✏Revolutionary Book Summary : From an acclaimed military historian, a bold reappraisal of young George Washington, an ambitious if reckless soldier destined to become the legendary general who took on the British and, through his leadership, defined the American character How did George Washington become an American icon? Robert L. O’Connell, the New York Times bestselling author of Fierce Patriot and The Ghosts of Cannae, introduces us to Washington before he was Washington: a young soldier champing at the bit for a commission in the British army, frustrated by his position as a minor Virginia aristocrat. Fueled by ego, Washington led a disastrous expedition in the Seven Years’ War, but then the commander grew up. We witness George Washington take up politics and join Virginia’s colonial governing body, the House of Burgesses, where he became ever more attuned to the injustices of life under the British Empire and the paranoid, revolutionary atmosphere of the colonies. When war seemed inevitable, he was the right man—the only man—to lead the nascent American army. We would not be here without George Washington, and O’Connell proves that Washington the general was at least as significant to the founding of the United States as Washington the president. He emerges here as cunning and manipulative, a subtle puppeteer among intimates, and a master cajoler—but all in the cause of rectitude and moderation. Washington became the embodiment of the Revolution itself. He draped himself over the revolutionary process and tamped down its fires. As O’Connell writes, the war was decisive because Washington managed to stop a cycle of violence with the force of personality and personal restraint. In his trademark conversational, witty style, Robert L. O’Connell has written a compelling reexamination of General Washington and his revolutionary world. He cuts through the enigma surrounding Washington to show how the general made all the difference and became a new archetype of revolutionary leader in the process. Revolutionary is a masterful character study of America’s founding conflict filled with lessons about conspiracy, resistance, and leadership that resonate today. Advance praise for Revolutionary “Given the amount of ink spilled over the years, it is not easy to offer a fresh look at George Washington’s leadership role during the war for American independence. But Robert L. O’Connell has done it in Revolutionary. The title announces the insight, which is the otherwise uncontrollable political and military energies released by the war that Washington was able to orchestrate.”—Joseph J. Ellis, author of American Dialogues: The Founders and Us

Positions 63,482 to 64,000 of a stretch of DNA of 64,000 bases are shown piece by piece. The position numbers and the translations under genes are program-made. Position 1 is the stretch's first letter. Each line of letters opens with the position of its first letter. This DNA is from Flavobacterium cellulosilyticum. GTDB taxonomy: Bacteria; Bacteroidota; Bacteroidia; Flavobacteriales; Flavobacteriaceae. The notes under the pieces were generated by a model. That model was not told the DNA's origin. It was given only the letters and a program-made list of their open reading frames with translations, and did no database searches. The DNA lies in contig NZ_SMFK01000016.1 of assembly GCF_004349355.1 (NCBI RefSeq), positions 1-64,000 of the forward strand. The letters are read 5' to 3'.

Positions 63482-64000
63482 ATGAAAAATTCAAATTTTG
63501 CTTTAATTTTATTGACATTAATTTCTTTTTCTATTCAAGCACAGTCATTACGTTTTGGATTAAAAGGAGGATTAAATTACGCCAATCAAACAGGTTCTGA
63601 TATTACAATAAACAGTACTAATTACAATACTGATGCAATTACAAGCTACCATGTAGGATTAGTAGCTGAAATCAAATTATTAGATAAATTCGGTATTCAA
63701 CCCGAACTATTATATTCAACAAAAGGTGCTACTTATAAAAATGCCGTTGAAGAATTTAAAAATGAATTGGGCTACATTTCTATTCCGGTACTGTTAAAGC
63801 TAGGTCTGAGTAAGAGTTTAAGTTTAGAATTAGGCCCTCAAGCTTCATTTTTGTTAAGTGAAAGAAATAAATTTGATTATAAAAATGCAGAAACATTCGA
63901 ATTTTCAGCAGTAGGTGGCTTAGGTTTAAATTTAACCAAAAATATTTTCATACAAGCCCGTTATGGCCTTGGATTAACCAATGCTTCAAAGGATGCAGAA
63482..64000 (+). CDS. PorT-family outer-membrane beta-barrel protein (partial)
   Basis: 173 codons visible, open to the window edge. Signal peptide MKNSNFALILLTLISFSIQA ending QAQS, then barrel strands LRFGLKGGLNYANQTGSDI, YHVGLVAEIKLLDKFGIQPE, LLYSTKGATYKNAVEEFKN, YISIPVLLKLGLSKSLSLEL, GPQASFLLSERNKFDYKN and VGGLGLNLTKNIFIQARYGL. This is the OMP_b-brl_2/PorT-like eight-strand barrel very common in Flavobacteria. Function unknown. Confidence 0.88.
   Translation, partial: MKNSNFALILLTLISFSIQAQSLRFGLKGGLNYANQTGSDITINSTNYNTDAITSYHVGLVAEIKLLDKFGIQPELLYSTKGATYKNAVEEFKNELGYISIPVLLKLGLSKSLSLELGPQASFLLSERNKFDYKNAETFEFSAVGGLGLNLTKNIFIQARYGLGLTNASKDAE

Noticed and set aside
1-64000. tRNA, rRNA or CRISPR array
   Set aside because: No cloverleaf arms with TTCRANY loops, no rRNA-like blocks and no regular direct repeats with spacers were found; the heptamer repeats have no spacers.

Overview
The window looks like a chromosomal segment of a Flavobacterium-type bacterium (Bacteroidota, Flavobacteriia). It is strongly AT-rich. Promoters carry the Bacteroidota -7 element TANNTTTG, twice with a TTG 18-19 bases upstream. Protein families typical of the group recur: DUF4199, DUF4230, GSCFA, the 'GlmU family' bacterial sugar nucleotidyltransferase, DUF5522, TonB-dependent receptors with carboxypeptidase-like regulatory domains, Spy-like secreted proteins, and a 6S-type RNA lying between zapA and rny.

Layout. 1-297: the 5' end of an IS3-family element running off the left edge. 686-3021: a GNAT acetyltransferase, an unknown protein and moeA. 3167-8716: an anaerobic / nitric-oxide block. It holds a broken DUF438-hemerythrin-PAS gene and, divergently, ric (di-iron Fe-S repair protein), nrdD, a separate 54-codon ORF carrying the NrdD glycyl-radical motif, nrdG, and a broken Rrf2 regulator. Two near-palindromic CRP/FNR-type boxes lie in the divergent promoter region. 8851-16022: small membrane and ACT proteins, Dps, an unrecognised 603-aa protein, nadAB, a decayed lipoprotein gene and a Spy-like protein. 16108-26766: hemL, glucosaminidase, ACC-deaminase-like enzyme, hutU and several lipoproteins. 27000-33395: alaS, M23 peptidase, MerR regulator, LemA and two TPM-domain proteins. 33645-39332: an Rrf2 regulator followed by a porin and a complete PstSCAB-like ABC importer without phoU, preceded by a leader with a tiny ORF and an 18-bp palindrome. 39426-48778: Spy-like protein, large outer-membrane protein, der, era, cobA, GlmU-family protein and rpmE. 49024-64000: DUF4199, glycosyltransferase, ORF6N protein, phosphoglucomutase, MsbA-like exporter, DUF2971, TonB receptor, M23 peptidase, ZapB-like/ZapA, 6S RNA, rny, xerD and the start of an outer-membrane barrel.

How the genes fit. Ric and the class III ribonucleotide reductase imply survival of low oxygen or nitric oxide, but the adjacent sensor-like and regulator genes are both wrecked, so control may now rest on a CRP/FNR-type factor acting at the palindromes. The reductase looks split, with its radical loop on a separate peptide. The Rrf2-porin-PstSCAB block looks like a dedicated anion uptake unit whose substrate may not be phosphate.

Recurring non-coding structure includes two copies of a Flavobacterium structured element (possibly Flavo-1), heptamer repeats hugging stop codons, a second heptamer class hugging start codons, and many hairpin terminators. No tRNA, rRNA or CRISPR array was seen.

📒Founding Mothers ✍ Linda Grant Depauw
✏Founding Mothers Book Summary : Describes the daily lives, social roles, and contributions of women living during the Revolutionary period.
📒Woman To Woman ✍ Carolyn D. Williams